Application Deadline: Friday December 12, 2014 at 11:59 p.m. Eastern Time.
The Berkman Center for Internet & Society at Harvard University has opened its annual call for fellowship applications. This opportunity is for those who wish to spend the 2015-2016 academic year in residence in Cambridge, MA as part of Berkman’s community of pioneers, and who seek to deeply engage in the collaborative, cross-disciplinary, and cross-sectoral exploration of some of the Internet’s most interesting, challenging, and compelling issues.
- Fellows come from across the disciplinary spectrum and different life paths, and are at all stages of career development. Some fellows are academics, whether students, post-docs, or professors. Others come from outside academia, and include lawyers, philosophers, activists, technologists, entrepreneurs, journalists, and other types of practitioners.
- The commonality among all Berkman fellows is an interest in the intersections of the Internet and related emergent technologies, social change, and policy and regulatory developments, as well as a commitment to spending their fellowship exploring those dynamics in concert with others.
Stipends: Fellowships awarded through the open call for applications are rarely stipended. Some fellows receive partial stipends –the award of such a stipend is based on the nature of the responsibilities the applicant would assume while a fellow, and their relation, relevance, and application to Berkman’s funded projects.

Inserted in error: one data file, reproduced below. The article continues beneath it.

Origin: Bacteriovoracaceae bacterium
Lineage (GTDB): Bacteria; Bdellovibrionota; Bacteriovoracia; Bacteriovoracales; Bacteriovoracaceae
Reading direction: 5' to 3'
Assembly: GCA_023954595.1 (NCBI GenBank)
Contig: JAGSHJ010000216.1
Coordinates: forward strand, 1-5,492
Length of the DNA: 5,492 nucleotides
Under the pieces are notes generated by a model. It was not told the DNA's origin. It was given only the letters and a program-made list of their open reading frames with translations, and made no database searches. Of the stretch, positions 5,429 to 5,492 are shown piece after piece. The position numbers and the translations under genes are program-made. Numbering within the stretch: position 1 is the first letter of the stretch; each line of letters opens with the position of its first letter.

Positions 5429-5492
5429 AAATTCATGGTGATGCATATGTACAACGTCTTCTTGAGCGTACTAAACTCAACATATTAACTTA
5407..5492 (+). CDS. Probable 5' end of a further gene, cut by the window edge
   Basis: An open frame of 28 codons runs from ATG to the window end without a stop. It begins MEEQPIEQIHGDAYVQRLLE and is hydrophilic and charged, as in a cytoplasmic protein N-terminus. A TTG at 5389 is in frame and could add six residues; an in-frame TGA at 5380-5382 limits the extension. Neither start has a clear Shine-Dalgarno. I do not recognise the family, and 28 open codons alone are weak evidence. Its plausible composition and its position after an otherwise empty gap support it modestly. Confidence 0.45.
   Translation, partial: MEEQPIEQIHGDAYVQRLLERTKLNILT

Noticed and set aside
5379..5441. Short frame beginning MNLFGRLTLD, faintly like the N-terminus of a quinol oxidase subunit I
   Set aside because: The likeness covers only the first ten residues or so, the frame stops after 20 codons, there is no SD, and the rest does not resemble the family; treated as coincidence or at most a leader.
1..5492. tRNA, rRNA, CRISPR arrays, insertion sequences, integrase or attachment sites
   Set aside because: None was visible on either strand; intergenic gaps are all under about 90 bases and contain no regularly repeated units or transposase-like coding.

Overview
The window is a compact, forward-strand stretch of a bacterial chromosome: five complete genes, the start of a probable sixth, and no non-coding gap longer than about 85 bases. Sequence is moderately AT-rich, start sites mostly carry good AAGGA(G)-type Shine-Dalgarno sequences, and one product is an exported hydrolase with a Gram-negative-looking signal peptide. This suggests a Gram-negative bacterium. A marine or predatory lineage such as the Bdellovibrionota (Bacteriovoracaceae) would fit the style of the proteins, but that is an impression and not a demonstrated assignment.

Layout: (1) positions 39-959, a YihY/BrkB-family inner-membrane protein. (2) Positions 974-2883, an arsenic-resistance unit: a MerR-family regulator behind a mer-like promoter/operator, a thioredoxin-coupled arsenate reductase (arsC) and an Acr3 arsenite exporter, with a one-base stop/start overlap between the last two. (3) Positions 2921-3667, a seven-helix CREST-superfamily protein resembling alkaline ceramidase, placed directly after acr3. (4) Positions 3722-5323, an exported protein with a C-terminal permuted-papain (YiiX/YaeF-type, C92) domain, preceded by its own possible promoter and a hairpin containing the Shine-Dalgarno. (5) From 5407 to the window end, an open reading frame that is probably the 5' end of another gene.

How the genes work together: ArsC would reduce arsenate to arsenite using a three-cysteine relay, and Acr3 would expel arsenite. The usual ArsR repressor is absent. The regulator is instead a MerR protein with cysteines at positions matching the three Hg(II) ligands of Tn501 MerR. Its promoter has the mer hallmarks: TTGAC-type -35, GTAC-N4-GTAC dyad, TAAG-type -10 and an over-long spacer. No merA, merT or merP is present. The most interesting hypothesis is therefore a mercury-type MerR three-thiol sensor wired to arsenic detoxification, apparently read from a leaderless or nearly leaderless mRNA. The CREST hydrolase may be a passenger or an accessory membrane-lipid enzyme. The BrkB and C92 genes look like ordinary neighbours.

Office Space: Most Berkman fellows work out of the greater-Boston area and spend a significant amount of time at the Berkman Center. There are many desks and workspaces available for flexible use at the Berkman Center, though few fellows are given their own permanent desk or office.
Access to University Resources: Fellows are allowed physical access into Langdell Library (the Harvard Law School Library), and fellows are able to acquire a Special Borrower Card for privileges with the Harvard College Libraries.
Required Application Materials
1.) A current resume or C.V.
2.) A personal statement which should a) frame your motivation for applying for a Berkman Center fellowship and b) outline the work you propose to conduct during a fellowship. This statement should be roughly 1,000 – 1,500 words or should be a multi-media equivalent.
3.) A copy of a recent publication or an example of relevant work. For a written document, for instance, it should be on the order of a paper or chapter – not an entire book or dissertation – and should be in English.
4.) Two letters of recommendation, sent directly from the reference.
Applications will be submitted online through our Application Tracker tool at: